Five months on and just five per cent of coronavirus global burden, Africa stills lacks capacity to roll out mass testing of population
Ten countries account for three-quarters of all Covid-19 infections in Africa, making them hotspots of the pandemic on the continent.
The ten, spread across South, North, East and West Africa, have a cumulated total of more than 748,000 Covid-19 positive cases out of the continent’s tally of just over one million as per Friday afternoon data.
South Africa (538,184 cases) is the most afflicted, accounting for more than half of the continent’s total while Nigeria (45,244), Ghana (39,642), Algeria (33,626) and Kenya (24,411) complete the top five as per the WHO data.
About five months since the first Covid-19 positive case was recorded in Africa, the continent’s caseload remains a small share, just five per cent of the global burden, but there are concerns about the lack of capacity to roll out mass testing of the population.
“Lack of testing is leading to some under-reporting of Covid-19 cases and preventing us from understanding the full picture of the pandemic in Africa,” said the WHO Regional Director for Africa, Dr Matshidiso Moeti, in a media briefing this week.
“We need to turn this around so countries can calibrate their response, ensuring it is most effective, and as cases move into the hinterlands, testing must be decentralised from the capital cities.”
Dr Moeti says that experts are worried the true burden could be higher than reported, because of a lack of testing kits and other barriers.
“I am often asked whether they reflect the true picture of the epidemic. One of the constant and concerning challenges in many African countries is a shortage of kits to test people for Covid-19,” she said. “At the same time, some countries have increased their testing per capita while maintaining a low positivity rate, countries such as Mauritius, Rwanda, Cabo Verde and Botswana.”
African countries were among the last to report first cases of the pandemic, since December last year.
Nearly 22,000 have so far died from the disease in Africa, compared to a global infections tally of more than 19 million and over 715,000 deaths.
The US has the highest caseload in the world with nearly five million infections, while South Africa is the fifth worst-hit globally.
In the past two weeks, new cases have increased by more than 20 per cent in 16 African countries. This is compared with the previous fortnight, as per the World Health Organisation data. After many months of a slow rise in the cases, last month, the WHO warned about “acceleration” of the disease, in Africa.
Although measures like early lockdown and restrictions on movement contributed to slow spread, containment measures are not fully respected in many countries. Most people work in the informal business sector, such as in crowded open air markets, making strict lockdown measures difficult to implement. Some African governments have recently been pressured to relax lockdown measures.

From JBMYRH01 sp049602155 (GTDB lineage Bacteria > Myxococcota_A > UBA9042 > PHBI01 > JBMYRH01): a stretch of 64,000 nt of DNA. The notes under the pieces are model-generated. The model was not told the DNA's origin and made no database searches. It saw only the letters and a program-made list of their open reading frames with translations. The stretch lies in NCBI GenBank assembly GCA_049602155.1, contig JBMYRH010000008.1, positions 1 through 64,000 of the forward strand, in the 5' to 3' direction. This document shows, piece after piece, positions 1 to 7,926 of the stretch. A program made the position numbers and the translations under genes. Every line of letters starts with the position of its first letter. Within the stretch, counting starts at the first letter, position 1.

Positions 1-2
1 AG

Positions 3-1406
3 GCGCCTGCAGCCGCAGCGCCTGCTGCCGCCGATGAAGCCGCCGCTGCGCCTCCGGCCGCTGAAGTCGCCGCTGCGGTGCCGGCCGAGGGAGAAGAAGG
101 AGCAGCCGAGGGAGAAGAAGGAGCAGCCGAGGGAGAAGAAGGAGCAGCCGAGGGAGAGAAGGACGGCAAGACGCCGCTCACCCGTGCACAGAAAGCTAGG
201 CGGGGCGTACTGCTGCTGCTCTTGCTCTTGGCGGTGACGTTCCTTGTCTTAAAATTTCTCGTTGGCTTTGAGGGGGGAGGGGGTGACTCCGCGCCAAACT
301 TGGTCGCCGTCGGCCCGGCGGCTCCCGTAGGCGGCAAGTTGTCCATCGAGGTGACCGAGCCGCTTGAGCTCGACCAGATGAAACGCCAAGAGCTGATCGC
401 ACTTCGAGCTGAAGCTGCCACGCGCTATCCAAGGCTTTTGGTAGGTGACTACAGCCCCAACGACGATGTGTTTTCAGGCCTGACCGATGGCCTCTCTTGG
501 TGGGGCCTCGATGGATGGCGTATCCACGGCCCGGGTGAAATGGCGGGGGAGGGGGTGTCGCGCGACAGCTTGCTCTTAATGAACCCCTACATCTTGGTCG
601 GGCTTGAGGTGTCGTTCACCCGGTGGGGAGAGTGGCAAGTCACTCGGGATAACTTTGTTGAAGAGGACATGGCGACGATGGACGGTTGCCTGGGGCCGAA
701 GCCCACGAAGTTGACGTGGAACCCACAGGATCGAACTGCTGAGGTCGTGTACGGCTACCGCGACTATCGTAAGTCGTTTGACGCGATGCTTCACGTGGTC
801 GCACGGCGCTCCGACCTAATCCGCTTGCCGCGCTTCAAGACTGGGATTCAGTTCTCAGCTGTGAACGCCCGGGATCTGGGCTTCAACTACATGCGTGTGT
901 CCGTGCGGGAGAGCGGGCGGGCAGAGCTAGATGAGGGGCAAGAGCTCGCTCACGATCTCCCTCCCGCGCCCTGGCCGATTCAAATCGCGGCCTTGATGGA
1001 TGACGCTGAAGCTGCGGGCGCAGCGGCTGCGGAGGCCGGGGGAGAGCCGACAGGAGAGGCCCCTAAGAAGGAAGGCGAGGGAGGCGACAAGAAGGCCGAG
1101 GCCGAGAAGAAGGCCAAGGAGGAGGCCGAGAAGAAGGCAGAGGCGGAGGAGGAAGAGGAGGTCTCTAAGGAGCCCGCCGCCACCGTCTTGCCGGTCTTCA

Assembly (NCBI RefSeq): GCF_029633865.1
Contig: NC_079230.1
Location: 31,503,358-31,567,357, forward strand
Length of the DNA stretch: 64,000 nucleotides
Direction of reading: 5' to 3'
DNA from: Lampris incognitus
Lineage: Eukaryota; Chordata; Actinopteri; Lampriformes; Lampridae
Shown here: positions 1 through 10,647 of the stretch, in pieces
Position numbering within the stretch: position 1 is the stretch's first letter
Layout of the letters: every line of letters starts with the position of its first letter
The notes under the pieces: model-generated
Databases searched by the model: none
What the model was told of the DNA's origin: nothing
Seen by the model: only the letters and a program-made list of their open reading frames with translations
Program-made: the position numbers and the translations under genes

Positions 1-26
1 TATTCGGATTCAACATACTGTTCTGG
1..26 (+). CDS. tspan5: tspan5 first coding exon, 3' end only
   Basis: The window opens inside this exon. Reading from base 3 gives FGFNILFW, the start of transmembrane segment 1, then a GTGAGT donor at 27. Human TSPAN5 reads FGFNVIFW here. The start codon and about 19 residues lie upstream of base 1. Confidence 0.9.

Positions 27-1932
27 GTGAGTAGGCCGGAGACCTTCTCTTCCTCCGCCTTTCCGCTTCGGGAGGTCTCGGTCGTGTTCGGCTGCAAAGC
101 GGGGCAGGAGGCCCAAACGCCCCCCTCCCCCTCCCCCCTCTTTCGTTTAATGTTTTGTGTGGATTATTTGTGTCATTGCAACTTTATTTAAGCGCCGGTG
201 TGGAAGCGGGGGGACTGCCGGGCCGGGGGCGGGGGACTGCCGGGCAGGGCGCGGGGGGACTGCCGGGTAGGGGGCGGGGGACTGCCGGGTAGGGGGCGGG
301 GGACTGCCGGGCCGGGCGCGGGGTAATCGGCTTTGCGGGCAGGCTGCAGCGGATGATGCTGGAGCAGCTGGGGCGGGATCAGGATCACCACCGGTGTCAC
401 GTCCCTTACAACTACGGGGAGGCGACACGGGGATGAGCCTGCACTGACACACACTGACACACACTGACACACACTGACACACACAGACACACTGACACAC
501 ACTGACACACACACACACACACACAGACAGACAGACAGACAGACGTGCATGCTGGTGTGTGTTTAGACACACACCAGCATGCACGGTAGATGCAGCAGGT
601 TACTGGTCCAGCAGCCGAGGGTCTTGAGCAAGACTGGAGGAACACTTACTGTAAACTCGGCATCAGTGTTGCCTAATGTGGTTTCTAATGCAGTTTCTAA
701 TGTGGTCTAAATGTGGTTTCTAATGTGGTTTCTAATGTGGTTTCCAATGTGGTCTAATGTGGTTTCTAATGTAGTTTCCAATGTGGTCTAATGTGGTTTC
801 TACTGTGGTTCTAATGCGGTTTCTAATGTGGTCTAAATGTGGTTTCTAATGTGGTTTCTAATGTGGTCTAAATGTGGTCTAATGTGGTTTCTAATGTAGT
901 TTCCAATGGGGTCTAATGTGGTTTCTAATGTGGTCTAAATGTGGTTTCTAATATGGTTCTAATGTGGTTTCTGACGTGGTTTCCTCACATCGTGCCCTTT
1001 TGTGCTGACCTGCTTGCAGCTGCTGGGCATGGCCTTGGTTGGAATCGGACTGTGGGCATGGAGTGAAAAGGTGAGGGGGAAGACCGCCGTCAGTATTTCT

For example, in Kenya, WHO has termed rising transmission as being partly a reflection of this general apathy and non-compliance to safety measures.
In Rwanda, which has reported 2,104 cases and five deaths so far, health minister Dr Daniel Ngamije says officials are looking at novel ways of handling treatment with a national preparedness plan that, so far, has cost $73 million.
Dr Ngamije said officials quickly realised they needed to study how to manage the virus within the home and at the district level.
“We realise at the beginning, that our response was driven by the central government, at the central level, from the Ministry of Health. And it appears that we could not sustain that kind of intervention initiated from the central level. That is why we decided to decentralise Covid-19 response,” said Ngamije.
WHO on Wednesday deployed a team of health experts to South Africa to assist the country to contain the coronavirus pandemic. Experts predicted millions of Covid-19 deaths in Africa citing many countries’ poor ranking on the United Nations Development Programme’s Human Development Index. However, prevalence and mortality are still low, and it remains unclear if Africa will be spared from substantial cases and deaths.
According to a team of scientists who published an article in the Science Magazine on August 7, many African countries implemented testing early on which meant the continent carried out more tests per the number of cases than in other countries at similar phases of the epidemic.
Regarding the number of deaths, the team says, few functional civil registration services and thus statistics exist on the continent, raising questions about the reliability of mortality data.
“Potential under-reporting of Covid-19-associated deaths would not be specific to Africa, but the margin of error could be wider,” the scientists wrote.
With community transmission occurring in more than half of countries in Africa, WHO is beefing up community engagement and health education and providing direct material support to strengthen testing capacity.
To help meet the demand for essential medical equipment across Africa, WHO and other UN agencies have formed a global procurement consortium that taps into their networks, expertise, and product knowledge to support countries that have limited access to markets. The WHO-led consortium has secured critical volumes of testing kits and other key diagnostic supplies from manufacturers.